The difference in glove placement is unquestionable.
The rest of his motion seems consistent:
Now here are two pitches from his second start, against the White Sox. They are, of course, from the windup. Slider on the left:
In this case nothing jumps out immediately, but if we slow it down to some individual frames:
He seems to be leaning ever-so-slightly forward before his slider windup. He also maintains eye contact with his target for a longer period when he throws the fastball. I saw this eye contact perhaps a half-dozen times while reviewing Wheeler’s pitches—in some cases, he never looks down at all, maintaining his visual through the entire windup—and in every case it was a fastball. But, then, nearly everything Wheeler throws is a fastball. And he didn’t do it anywhere close to a majority of the time when he was throwing a fastball.
Hey, remember up above when we saw that his gloves starts in a totally different place when he’s about to throw the slider from the stretch? When Eno did this exercise, the slider glove placement was the opposite. So sometimes when Wheeler is going to throw a slider, he tips it by keeping his glove far away from his body. And sometimes when Wheeler is going to throw a slider, he tips it by bringing his glove in close to his body. That doesn’t seem helpful.
So, do you think you have a handle on this? What we have here are four pairs. Four pairs isn’t enough to know whether you have a handle on this, but four pairs are as much as many browsers will probably allow. Each pair has a fastball and a breaking ball. I’ll give you the date. You see whether you can actually use the modest information that we’ve collected so far. To refresh your memory, we have discovered that:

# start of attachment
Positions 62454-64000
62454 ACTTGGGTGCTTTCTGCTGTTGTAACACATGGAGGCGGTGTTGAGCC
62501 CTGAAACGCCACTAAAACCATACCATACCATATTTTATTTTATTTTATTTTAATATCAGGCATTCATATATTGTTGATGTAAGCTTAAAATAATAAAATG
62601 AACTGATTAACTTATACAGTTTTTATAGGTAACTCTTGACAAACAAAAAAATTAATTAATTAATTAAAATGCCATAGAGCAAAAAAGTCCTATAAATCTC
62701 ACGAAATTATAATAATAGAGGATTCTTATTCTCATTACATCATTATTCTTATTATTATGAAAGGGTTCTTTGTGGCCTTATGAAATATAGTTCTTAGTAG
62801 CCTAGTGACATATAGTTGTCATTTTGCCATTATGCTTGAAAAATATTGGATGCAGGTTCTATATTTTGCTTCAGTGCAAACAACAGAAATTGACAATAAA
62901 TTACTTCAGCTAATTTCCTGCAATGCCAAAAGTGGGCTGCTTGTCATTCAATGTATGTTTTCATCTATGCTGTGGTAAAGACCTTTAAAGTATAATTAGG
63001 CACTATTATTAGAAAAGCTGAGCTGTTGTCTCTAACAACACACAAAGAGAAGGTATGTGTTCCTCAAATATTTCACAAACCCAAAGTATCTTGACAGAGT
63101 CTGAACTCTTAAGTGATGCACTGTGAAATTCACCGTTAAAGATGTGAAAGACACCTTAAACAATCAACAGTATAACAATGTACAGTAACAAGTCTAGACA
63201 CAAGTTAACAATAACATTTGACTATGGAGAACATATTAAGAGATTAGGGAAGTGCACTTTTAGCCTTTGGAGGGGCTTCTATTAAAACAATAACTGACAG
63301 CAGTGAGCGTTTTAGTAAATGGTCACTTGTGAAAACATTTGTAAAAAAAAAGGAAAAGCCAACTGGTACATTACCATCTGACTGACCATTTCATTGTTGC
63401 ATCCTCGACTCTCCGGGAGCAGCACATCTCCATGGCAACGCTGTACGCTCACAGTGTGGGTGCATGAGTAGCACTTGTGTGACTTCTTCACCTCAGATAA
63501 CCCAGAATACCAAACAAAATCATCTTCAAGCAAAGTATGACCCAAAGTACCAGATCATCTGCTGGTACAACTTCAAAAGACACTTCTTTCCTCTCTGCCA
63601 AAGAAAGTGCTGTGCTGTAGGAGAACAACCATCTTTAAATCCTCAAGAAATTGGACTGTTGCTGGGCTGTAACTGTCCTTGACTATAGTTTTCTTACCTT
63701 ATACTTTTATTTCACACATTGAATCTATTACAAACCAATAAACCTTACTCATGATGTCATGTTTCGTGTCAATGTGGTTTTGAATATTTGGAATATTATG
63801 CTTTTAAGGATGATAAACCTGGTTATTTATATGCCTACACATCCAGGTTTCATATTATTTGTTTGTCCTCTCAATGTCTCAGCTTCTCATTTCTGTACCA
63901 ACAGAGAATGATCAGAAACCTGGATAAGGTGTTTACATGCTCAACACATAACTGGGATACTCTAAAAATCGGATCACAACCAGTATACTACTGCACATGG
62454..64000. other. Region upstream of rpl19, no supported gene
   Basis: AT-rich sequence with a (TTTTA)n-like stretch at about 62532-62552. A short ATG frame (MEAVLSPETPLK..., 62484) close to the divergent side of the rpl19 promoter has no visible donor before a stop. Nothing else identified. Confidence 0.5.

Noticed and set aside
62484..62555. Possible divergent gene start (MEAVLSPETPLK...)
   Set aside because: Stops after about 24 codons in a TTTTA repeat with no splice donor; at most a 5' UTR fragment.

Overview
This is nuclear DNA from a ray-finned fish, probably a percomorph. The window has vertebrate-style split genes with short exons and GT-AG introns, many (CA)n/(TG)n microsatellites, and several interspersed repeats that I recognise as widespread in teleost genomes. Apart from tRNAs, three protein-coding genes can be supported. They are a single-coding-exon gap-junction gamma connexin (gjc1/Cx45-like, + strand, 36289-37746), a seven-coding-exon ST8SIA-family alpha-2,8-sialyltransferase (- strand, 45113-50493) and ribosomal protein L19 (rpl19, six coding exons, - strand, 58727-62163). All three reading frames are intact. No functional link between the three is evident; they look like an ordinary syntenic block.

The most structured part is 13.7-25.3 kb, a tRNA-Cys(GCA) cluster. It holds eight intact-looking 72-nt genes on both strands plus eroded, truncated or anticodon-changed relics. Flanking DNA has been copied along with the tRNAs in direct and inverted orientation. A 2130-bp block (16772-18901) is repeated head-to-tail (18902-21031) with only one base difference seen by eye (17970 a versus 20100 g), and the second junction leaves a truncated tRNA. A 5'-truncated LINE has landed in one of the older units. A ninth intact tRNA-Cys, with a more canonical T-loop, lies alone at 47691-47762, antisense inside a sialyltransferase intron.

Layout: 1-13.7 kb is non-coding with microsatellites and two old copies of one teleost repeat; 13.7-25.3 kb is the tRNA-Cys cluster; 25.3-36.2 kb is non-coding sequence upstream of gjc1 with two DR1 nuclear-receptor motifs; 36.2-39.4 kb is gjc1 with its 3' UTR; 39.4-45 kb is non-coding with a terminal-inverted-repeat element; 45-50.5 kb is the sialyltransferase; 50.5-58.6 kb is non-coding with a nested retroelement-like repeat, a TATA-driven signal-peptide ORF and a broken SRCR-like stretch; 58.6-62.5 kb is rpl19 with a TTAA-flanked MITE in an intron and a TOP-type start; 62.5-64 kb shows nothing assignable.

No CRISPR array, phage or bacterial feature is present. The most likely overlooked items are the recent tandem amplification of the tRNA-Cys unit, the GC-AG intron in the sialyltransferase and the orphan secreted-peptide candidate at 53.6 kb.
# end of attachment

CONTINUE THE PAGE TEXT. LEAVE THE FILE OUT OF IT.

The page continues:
So now, the following pitches were picked randomly.
1. First start, vs. Atlanta, June 18
2. Third start, vs. Washington, June 30
3. Fifth start, vs. San Francisco, July 10
4. Seventh start, vs. Atlanta, July 25
1. The fastball is on the right
2. The fastball is on the right
3. The fastball is on the left
4. The fastball is on the left
How’d you do?
Pitch-tipping is just a wonderfully simple explanation for why Zack Wheeler isn’t pitching like Matt Harvey, and I have no doubt that experienced hitters and coaches could and did spot something in those first few starts that I can’t. The question remains how much of that is to blame. For one thing, there’s almost no pitcher in baseball more predictable than Wheeler, who throws his fastball more than 70 percent of the time, has no real changeup to speak of, and is almost always behind in the count. Do you really need to know what pitch Wheeler is about to throw? I just went back and watched 32 pitches and tried to guess based on the count; I got 78 percent right. Imagine what a hitter, with access to scouting reports and years of experience, could do.
Furthermore, we have to assume that Wheeler has fixed the tip by now. His team was certainly aware of it. And yet, after his first three starts, his next three starts were a strong imitation:
And then yesterday he struck out five, walked two, hit a batter, allowed two home runs, and fought his way through five innings while throwing 56 percent strikes. Sure, a pitcher who is tipping his pitches will see his strike rate suffer. But a pitcher who isn’t tipping his pitches will suffer with a strike rate like that.
Somewhere back in one of these starts I watched, Ron Darling explained that Wheeler’s problem is that the batters know what’s coming. It’s just maybe not for the reason that’s easily explained and easily fixed. “He’s become predictable,” Darling said, “because his control is lacking.” That's the harder fix, and that's what makes young pitchers beguiling.